Author: Bob Potter

Using thousand kernel weight and seed bed utilization can help producers determine proper plant stands prior to seeding the crop.  The 1000 kernel weight calculation is as follows.

 (Desired Plant Population/ft2 * 1,000 kernel weight) / (% Expected Seed Survival * 10) = Seeding Rate (lbs/acre)

Wheat Example:


General Assumptions:

A proper plant stand in wheat is 30 plants/ft2

Know product germination – poor seed can be under 90%

Seedling loss will increase from seeding early in cold wet conditions

Increase seeding rate if not using seed treatment

Increase seeding rate if poor fertility

Wheat 1000 kernel weight usually ranges from 29 to 41 grams

Example 1

Assume 97% germination and 3% seedling loss with seed treatment and planted mid-May in 10 Celsius soil temperature

30 plants/ft2 * 38 grams/1000 kernel / 94% Survival * 10 = 121 lbs/acre

30 plants/ft2* 29 grams/1000 Kernel / 94% Survival * 10 = 95 lbs/acre

Example 2

                Assume 90% germination and 8% seedling loss from no seed treatment and planted late April in 2 Celsius soil temperature

30 plants/ft2 * 38 grams/1000 kernel / 82% Survival * 10 = 139 lbs/acre

30 plants/ft2* 29 grams/1000 Kernel / 82% Survival * 10 = 106 lbs/acre


A lot of producers use a standard 120 lbs/acre seeding rate. In example 1 at 38 grams and good treated seed, results are right on. But, small seed at 120 lbs would result in 39 plants/ft2. Unless the producer substantially raises fertility levels this will probably result in lower yields due to competition and low protein levels.

Purchase seed by the lb or know the bushel weight. 120 lbs / 60 lbs/bushel = 2 bushels/acre, at 65 lbs/bushel = 1.85 bushels/acre – 2 Bushels would equate to 3 plants/ft2 less.


Canola example:


General Assumptions:

Canola can vary from 3.5 to 6.5 grams.

Recommended plant stand is 7 to 11 plants/ft2.

Survival can be from only 50 to 80%, depending on environmental and mechanical factors.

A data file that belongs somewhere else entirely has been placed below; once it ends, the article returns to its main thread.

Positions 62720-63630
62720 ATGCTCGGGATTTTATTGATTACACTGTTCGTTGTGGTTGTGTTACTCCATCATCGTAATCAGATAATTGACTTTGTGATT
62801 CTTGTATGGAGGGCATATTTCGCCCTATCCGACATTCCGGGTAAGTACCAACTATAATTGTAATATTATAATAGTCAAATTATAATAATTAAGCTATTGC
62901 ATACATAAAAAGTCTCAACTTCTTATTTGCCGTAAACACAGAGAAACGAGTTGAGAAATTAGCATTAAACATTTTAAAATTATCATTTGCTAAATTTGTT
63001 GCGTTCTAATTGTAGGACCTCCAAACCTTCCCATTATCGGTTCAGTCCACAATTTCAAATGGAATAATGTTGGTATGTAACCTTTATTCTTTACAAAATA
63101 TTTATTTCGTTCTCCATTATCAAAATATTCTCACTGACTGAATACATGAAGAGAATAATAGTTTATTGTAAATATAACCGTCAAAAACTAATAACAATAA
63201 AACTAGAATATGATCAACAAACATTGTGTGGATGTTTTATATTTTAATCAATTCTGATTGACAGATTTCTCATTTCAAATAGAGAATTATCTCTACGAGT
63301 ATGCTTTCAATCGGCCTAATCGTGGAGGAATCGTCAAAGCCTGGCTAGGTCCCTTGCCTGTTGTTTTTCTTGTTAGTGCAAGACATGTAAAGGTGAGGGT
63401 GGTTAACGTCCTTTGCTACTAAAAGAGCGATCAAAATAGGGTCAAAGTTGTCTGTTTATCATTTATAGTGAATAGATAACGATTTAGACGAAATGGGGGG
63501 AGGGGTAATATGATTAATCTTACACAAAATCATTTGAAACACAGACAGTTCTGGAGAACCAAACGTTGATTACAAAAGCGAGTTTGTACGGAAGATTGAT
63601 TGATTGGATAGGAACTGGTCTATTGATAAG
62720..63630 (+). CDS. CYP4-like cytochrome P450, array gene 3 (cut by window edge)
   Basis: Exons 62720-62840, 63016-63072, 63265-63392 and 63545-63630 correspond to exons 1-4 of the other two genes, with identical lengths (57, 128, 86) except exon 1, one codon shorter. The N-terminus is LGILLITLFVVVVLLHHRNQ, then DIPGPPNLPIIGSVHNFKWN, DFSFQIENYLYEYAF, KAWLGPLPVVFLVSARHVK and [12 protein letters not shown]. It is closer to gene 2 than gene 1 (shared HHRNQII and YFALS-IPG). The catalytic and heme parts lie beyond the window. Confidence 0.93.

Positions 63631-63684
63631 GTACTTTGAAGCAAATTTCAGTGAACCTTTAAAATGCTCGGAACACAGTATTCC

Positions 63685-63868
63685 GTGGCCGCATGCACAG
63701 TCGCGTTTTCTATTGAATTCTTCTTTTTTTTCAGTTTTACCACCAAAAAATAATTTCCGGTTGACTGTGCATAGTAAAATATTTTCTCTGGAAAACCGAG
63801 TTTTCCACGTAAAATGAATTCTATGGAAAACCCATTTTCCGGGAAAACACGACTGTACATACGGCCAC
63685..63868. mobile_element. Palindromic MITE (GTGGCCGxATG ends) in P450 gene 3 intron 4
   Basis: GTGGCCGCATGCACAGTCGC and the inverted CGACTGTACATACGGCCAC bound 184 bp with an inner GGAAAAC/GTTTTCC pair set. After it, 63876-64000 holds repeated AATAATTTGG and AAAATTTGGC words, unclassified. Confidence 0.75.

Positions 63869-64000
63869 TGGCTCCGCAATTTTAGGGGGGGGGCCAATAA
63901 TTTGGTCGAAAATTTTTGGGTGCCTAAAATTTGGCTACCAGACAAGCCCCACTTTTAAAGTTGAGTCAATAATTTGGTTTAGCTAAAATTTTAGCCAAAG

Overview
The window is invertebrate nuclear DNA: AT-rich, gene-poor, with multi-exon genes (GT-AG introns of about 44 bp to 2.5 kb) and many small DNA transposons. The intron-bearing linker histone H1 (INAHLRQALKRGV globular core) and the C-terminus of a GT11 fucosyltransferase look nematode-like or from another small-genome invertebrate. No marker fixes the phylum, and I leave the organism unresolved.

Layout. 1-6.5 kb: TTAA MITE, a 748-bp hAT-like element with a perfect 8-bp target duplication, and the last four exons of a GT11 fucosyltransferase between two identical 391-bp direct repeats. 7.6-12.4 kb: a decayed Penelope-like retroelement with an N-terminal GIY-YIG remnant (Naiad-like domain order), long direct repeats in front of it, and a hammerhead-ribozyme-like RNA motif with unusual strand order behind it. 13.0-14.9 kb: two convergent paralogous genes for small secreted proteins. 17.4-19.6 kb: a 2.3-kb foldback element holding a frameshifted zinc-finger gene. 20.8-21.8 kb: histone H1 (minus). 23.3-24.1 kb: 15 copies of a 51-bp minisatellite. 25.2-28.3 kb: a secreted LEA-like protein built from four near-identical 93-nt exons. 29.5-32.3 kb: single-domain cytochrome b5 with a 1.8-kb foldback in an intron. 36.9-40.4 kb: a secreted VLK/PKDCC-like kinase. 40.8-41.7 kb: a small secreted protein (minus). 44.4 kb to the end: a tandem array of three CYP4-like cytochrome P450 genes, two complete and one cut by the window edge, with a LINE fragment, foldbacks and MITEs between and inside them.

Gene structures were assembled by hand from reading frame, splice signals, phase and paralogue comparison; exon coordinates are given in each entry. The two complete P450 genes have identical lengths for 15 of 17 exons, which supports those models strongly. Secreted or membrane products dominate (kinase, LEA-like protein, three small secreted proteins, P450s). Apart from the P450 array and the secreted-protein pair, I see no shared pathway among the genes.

Most producers plant canola at 5 lbs/acre

Example 1          

Assume 95% germination and 15% seedling loss with seed treatment and planted mid-May in 10 Celsius soil temperature                                                                                                                                     

11 plants/ft2 * 6.5 grams/1000 kernel / 80% Survival * 10 = 8.5 lbs/acre   vs.    5 lbs seed = 6.1 plants/ft2

11 plants/ft2 * 3.5 grams/1000 Kernel / 80% Survival * 10 = 4.5 lbs/acre   vs.   5 lbs seed = 11.4 plants/ft2

Example 2

                Assume 95% germination and 30% seedling loss from with seed treatment and planted late April in 2° Celsius soil temperature.

11 plants/ ft2 * 6.5 grams/1000 kernel / 65% Survival * 10 = 9.5 lbs/acre vs.  5 lbs seed = 5.4 plants/ft2

11 plants/ft2 * 3.5 grams/1000 Kernel / 65% Survival * 10 = 5.1 lbs/acre vs.   5 lbs seed = 10 plants/ft2

In example 1 the 6.5 gram sample at 5 lbs would result in only 6 plants/ft2. Below lowest recommended stand and no safety net for stress losses from insects or adverse weather challenges. The 3.5 gram seed would in a 9.3 plants/ft2 stand. Right in the middle of recommended stand.

In example 2 the 6.5 gram sample at 5 lbs would result in only 5.4 plants/ft2. Well below lowest recommended stand and no safety net for stress losses as in insect or adverse weather challenges. The 3.5 gram seed would in a 10 plants/ft2 stand, right on for a recommended stand.